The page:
Python is an interpreted, high-level, general-purpose programming language. It’s dynamically typed and garbage collected. It supports both procedural, object-oriented and functional programming.

This demo features the standard CPython implementation, which does not include a JIT. It compiles the source files (.py) into intermediate bytecode files (.pyc). This is an interesting point: it means that whatever implementation of the underlying filesystem we use, it has to support persistent writes.

Somewhat surprisingly, we found a possible POSIX non-compliance in the way pyc files are written. In our first implementation of the write syscall CheerpX would only save up to a disk block, expecting the application to try again if data was only partially written.

We believe this to be allowed by POSIX, but real world code seems to have a different opinion. We have since then improved CheerpX to allow “unbounded” writes and reads. Generally speaking nothing can truly be unbounded, neither in CheerpX or on native, so we wonder if Python3 only works because the cache files are relatively small in practice.

But don’t worry, this bug is most likely not exploitable, and worst case it should be a denial of service. Nothing critical runs on Python right?



NodeJS is a server-side JavaScript environment built on top of the state-of-the-art JavaScript engine, V8. A REPL is included, as usual, for convenience.

In the past, whenever we mentioned running NodeJS/V8 in the browser, we have seen people expecting a stripped down pure-interpreter version. That is not what you see here. This is the unmodified executable shipped with Debian, where the JIT is enabled and used.

Curiously, the Debian build is not as optimized as it should be. It ships a very thin nodejs executable whose only purpose is to load containing the whole program. The shared library does not make proper use of internalized symbols, which means that most (all?) of the function calls happen via the PLT. After noticing this, we have improved the existing support for inlining and devirtualization in CheerpX to effectively convert these indirect calls to direct calls in most cases.



A run of-the-mill interpreter. Nothing very interesting was found while working on this. One of my side projects is to actually run the full Rails environment as well, including opening rendered pages inside a separate iframe. This can be done and I have a working prototype already. If there is some interest we may get to publish it as well.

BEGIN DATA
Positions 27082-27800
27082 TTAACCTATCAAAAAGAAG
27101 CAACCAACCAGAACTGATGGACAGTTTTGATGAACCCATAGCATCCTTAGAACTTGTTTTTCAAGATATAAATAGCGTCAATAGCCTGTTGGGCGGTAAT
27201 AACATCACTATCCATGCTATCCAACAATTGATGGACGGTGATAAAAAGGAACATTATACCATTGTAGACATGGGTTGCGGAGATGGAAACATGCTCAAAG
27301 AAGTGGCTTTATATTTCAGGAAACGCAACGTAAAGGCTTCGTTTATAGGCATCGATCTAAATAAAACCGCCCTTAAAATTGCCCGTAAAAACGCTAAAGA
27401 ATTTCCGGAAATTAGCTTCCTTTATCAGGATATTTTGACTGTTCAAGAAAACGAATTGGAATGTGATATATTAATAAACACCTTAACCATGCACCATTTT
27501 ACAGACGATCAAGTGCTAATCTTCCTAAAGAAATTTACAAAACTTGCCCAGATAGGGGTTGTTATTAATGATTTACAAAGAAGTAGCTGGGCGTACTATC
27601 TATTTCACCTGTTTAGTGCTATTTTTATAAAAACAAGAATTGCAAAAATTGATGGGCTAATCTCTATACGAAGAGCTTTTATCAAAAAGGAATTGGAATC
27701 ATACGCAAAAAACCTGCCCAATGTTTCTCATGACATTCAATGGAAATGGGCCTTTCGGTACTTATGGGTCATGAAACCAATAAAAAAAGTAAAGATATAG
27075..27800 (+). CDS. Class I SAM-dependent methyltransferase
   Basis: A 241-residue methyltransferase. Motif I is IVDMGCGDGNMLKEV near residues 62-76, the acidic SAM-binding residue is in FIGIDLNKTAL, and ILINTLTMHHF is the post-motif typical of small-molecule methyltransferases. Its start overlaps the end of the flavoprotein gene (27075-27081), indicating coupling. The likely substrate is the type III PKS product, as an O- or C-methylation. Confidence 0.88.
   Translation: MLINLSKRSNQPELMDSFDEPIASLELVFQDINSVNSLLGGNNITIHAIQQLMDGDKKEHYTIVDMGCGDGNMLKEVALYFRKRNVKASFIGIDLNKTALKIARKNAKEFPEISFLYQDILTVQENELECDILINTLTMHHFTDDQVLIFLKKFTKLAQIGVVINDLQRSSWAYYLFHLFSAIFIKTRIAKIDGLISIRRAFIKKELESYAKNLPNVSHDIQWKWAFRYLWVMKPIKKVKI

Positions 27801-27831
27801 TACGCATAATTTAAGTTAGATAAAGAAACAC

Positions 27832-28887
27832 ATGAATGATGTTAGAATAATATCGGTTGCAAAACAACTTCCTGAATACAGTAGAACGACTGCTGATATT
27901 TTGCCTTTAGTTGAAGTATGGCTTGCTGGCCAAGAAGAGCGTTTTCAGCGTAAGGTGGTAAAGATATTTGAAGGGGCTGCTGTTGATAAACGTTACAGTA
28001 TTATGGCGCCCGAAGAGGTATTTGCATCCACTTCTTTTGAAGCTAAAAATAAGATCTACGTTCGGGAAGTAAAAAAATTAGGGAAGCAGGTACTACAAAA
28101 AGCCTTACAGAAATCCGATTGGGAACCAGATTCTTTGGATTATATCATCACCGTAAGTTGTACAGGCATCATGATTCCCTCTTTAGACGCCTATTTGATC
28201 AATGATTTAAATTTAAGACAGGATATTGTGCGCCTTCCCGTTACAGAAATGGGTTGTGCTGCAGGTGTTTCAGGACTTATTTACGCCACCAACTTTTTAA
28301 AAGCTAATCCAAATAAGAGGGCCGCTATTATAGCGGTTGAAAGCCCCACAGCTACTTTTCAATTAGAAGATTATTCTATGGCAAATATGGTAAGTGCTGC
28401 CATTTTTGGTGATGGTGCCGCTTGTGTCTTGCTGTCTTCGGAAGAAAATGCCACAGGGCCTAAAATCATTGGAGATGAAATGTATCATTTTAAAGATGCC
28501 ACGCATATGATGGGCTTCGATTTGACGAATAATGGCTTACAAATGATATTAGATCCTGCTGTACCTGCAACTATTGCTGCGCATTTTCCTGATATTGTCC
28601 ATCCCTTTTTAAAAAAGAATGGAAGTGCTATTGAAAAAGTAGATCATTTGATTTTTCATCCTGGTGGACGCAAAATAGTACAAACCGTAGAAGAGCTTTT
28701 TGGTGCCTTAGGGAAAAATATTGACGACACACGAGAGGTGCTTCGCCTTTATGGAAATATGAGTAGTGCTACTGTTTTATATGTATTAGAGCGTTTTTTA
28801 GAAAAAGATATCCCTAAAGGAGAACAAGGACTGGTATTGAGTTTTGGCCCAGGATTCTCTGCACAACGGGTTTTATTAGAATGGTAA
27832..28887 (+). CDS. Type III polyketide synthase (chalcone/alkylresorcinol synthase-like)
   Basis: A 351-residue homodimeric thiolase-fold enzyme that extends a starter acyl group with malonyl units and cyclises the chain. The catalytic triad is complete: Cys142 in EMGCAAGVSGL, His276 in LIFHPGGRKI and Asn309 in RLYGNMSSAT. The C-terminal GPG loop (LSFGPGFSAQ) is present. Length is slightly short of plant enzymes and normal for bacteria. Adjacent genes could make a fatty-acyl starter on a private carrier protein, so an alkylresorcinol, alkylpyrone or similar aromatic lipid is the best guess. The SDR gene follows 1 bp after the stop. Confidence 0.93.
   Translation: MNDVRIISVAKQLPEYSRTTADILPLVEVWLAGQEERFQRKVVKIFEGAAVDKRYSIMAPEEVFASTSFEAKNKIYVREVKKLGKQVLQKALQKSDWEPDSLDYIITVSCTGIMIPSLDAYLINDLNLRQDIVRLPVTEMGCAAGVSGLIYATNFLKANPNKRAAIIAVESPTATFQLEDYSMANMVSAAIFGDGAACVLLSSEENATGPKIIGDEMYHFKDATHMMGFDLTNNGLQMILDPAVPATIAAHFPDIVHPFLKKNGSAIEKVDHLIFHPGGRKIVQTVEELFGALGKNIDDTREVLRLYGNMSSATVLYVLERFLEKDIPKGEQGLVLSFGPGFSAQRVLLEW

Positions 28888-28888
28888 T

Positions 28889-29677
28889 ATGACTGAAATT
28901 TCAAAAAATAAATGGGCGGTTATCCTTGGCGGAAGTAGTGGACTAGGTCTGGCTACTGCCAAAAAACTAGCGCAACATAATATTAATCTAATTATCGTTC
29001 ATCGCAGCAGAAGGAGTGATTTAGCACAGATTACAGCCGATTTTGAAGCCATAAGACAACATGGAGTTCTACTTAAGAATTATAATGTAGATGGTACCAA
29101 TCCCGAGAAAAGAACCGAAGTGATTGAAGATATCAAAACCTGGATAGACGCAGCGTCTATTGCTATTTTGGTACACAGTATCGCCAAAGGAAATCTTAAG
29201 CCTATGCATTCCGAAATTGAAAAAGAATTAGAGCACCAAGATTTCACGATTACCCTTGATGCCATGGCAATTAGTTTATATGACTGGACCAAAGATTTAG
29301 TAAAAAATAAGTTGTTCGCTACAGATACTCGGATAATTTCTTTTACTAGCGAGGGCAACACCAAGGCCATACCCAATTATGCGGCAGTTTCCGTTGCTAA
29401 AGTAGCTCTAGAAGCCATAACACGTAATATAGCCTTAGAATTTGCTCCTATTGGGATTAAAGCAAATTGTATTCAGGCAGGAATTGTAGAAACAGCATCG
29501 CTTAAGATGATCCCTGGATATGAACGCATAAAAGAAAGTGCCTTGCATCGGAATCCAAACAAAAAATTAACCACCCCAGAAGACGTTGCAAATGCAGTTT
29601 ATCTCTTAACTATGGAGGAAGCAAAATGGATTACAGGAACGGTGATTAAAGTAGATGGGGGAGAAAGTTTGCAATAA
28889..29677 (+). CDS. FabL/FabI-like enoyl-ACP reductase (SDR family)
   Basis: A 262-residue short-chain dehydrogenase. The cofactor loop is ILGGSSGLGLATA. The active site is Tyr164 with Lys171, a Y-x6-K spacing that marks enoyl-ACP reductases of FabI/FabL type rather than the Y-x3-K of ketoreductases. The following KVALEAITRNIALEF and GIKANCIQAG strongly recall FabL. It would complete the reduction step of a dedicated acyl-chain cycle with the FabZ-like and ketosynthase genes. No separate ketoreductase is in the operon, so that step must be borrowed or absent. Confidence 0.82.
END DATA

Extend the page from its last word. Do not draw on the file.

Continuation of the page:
C++ is not traditionally interpreted, but like any other programming language it is possible to do so. We used cling (, an interactive C++ interpreter built on top of LLVM/Clang and developed by CERN. It has a command-line prompt and uses a JIT compiler to evaluate the input line-by-line. Since it’s built on top of Clang, it can parse everything that Clang can parse.

It’s an extremely complex piece of software that adds to the normal C++ instructions a series of interpreter-specific C++ extensions aimed at making the use of Cling’s shell easier. It features an internal set of commands to print the current AST and to load and execute files. It additionally manipulates the user code into valid C++ code so that it’s possible to compile it with the underlying Clang.


cling$ int i = 1; fun(i++) // perfectly valid Cling instruction


int i = 1; // global declaration

void wrap_0() { fun(i++); }

Of all these demos, Cling is the only one that does not ship by default with Debian. It was installed separately from archives provided by the developers. The cling executable itself is 100+ MBs. To get this monster to load in a reasonable amount of time we implemented lazy loading of ELF executables in CheerpX.

Most likely the excessive size is caused by the executable not being properly stripped of debug info. We could have stripped it ourselves, but since the point of this exercise is proving that CheerpX works on binaries without any intervention, we decided against it. Just be aware that this demo is not as speedy as others.

Lua / Luajit

(Lua) REPL:

(Luajit) REPL:

Lua ships with a very simple interpreter that worked on CheerpX out of the box. Since we like to do complex stuff, we decided to add Luajit to the mix too. We understand it to be a completely separate project from the official Lua interpreter.

The main issue we found for these demos was user input handling. All the other REPLs use raw terminal input: they are happy to receive control characters such as backspace and newline and process them internally. Lua/Luajit expects cooked terminal input. Xterm.js is not designed for this use case, and has no line-editing support. We have worked the problem around by supporting keystroke echo on our side, and remapping the ENTER key to the expected character. Please note that full line-editing support in CheerpX is lacking, although it can be certainly implemented if need be.

What’s next?

Of course, we did not go through all the complexity of implementing CheerpX just for these demos.

CheerpX is the foundational technology to CheerpX for Flash, a Flash emulator to run legacy Adobe Flash content in pure HTML5. CheerpX for Flash works by running the Flash player (an X86 binary for Linux) in a way not dissimilar to what we have shown in this post.

We believe that the REPLs themselves may be useful in the education / training sector, or to let users fiddle with any library (for any programming language) directly from the documentation page. If this sound useful to you, or you have even better ideas, get in touch:

But, really, this is intended to be just the first step of a much more ambitious demo. As we said, we have a full Debian disk image, with dozens of packages installed, and a solid solution to run a single app from it. We want to get to a point where we can drop the users into bash, and let them do what they want.

We are talking about an always available, zero-cost, virtual machine with guaranteed data privacy.

Does that sound not interesting enough? Well, what if you could spawn XOrg and graphical applications on top? What about a full desktop environment?

I hope this is as exciting for you, as it is for us. And if you think you have the perfect use case for our tech, let us know.